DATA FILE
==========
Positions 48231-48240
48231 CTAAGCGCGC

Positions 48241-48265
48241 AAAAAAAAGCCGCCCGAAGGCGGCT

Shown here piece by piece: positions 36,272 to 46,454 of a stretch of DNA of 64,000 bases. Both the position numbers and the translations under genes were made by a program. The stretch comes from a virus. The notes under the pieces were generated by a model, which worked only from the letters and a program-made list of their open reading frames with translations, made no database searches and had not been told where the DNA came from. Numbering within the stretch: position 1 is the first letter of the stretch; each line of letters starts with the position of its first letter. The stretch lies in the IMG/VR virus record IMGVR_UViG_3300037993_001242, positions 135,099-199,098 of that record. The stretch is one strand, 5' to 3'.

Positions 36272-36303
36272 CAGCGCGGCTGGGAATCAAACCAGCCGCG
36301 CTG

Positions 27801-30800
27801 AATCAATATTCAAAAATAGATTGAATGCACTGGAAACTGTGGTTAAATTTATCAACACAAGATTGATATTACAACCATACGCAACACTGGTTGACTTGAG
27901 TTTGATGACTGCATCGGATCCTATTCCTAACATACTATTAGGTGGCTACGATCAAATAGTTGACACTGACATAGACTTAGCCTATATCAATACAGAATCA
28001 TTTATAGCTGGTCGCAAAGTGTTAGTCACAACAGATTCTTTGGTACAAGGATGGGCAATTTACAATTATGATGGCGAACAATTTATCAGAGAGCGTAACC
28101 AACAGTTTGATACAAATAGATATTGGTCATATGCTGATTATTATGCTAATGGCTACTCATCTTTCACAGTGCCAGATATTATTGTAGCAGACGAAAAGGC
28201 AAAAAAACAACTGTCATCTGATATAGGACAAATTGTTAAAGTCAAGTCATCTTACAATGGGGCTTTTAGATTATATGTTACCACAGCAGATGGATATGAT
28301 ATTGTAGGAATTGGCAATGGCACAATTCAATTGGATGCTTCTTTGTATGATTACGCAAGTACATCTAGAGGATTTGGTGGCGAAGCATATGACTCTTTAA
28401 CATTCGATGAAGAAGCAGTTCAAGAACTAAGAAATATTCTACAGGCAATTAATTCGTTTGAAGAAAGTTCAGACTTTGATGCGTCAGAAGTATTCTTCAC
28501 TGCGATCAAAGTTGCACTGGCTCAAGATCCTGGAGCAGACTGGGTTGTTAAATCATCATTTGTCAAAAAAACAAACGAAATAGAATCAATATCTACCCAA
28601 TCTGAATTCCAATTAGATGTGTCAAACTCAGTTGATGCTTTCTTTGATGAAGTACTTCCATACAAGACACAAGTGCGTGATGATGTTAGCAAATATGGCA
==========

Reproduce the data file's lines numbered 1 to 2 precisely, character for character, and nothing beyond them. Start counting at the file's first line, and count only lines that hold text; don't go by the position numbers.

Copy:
Positions 48231-48240
48231 CTAAGCGCGC